Exposure to certain triggers can lead to development of symptoms in those that are already predisposed.

What are the signs and symptoms of asthma?
Chronic cough, particularly at night, episodic breathlessness, chest tightness and wheezy sounds while breathing are common symptoms. These may be associated with specific triggers, such as exposure to dust and exercise, among others. Some patients may complain of cold that frequently become chesty.

How can asthma be prevented?
It has no cure, but there are steps one can take to reduce chances of developing symptoms. This include avoidance of triggers, not smoking, avoiding dirty rugs in home, regularly washing curtains and bedding, cleaning surface with damp cloths, sanitisers and avoiding dusty areas. It is also imperative to regularly change air filters of air conditioners and clean fans, among other measures.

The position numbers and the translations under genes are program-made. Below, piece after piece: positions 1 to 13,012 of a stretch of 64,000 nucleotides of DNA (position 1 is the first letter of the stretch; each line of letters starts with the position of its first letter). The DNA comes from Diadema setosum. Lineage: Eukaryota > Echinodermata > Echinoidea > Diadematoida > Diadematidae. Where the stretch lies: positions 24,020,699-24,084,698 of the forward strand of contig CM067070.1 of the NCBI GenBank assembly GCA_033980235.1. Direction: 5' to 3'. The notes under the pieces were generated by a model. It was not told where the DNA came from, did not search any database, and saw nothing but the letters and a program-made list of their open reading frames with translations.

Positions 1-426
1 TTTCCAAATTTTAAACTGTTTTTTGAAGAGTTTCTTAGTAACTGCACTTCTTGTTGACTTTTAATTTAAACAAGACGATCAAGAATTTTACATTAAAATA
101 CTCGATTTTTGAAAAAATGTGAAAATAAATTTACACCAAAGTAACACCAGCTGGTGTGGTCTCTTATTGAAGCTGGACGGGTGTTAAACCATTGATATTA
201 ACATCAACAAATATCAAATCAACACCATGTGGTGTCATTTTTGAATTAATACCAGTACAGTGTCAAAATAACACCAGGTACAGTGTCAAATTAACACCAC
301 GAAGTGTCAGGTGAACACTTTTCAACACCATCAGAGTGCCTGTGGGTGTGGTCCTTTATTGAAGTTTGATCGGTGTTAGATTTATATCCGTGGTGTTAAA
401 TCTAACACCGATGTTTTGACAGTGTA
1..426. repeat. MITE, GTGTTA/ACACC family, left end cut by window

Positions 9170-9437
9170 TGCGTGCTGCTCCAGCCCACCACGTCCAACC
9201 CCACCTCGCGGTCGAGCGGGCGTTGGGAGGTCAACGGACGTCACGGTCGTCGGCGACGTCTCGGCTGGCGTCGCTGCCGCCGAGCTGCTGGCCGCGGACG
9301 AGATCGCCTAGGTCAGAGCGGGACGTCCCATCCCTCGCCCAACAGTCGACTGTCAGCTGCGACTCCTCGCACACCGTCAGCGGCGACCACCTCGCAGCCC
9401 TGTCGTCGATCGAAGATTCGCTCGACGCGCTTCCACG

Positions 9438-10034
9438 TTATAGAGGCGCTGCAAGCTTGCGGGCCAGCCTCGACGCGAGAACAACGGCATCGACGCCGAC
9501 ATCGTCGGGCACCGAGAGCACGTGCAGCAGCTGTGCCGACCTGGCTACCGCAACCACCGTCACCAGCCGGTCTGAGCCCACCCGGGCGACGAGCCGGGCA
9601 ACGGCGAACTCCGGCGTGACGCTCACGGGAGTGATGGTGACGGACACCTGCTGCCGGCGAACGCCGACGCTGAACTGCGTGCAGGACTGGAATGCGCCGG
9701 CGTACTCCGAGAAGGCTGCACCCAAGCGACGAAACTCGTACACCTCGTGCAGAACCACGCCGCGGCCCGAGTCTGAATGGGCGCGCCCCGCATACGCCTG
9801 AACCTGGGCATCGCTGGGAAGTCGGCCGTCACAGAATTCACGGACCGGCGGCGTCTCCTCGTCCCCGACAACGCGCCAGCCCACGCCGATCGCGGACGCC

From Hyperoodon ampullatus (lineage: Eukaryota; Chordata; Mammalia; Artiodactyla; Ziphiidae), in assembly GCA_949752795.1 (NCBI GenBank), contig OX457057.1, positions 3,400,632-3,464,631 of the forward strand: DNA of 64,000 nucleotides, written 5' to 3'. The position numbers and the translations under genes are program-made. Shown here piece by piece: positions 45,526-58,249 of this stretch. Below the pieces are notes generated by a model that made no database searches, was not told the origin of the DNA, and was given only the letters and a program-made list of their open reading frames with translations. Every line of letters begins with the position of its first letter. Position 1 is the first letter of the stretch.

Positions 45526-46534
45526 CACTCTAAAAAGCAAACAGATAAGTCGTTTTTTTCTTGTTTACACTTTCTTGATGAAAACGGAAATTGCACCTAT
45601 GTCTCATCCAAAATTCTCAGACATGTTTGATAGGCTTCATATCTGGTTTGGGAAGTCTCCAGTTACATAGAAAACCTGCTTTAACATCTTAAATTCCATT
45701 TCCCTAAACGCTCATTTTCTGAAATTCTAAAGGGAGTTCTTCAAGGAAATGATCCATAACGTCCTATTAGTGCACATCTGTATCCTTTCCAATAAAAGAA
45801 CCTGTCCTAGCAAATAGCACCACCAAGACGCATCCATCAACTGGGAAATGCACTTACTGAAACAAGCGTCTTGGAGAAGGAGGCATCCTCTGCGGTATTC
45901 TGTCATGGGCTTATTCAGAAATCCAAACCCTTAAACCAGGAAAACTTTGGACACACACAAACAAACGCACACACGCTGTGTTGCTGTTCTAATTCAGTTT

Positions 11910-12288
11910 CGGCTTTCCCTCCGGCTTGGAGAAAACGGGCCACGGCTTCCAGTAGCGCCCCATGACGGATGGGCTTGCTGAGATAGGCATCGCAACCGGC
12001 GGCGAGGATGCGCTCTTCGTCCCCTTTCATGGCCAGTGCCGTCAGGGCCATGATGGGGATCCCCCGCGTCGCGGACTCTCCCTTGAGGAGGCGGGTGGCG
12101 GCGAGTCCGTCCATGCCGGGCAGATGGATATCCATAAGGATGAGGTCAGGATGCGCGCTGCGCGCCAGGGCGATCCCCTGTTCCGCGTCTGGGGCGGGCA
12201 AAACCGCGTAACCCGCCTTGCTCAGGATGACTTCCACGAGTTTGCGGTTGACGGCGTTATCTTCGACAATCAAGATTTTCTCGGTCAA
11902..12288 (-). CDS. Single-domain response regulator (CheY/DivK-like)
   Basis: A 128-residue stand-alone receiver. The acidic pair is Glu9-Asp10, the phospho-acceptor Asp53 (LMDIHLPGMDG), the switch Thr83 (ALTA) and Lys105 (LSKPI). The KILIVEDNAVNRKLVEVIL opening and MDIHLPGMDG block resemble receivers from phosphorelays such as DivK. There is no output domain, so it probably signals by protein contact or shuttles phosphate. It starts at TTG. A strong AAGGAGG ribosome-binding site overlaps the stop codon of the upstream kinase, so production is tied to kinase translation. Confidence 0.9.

What is the possible treatment?
Total control of asthma involves both patient and healthcare partnership. Treatment of an asthmatic is not done only with medication. There must also be good and continuous education about the disease, the long-term nature and the need for the sufferer to take charge. He or she needs to know about triggers, dust, cold, changes in weather, exercise and emotional issues, which can all increase the symptoms.

Patients should also avoid some drugs, for instance, non-steroidal anti-inflammatory drugs for pain relief and B blockers, among others.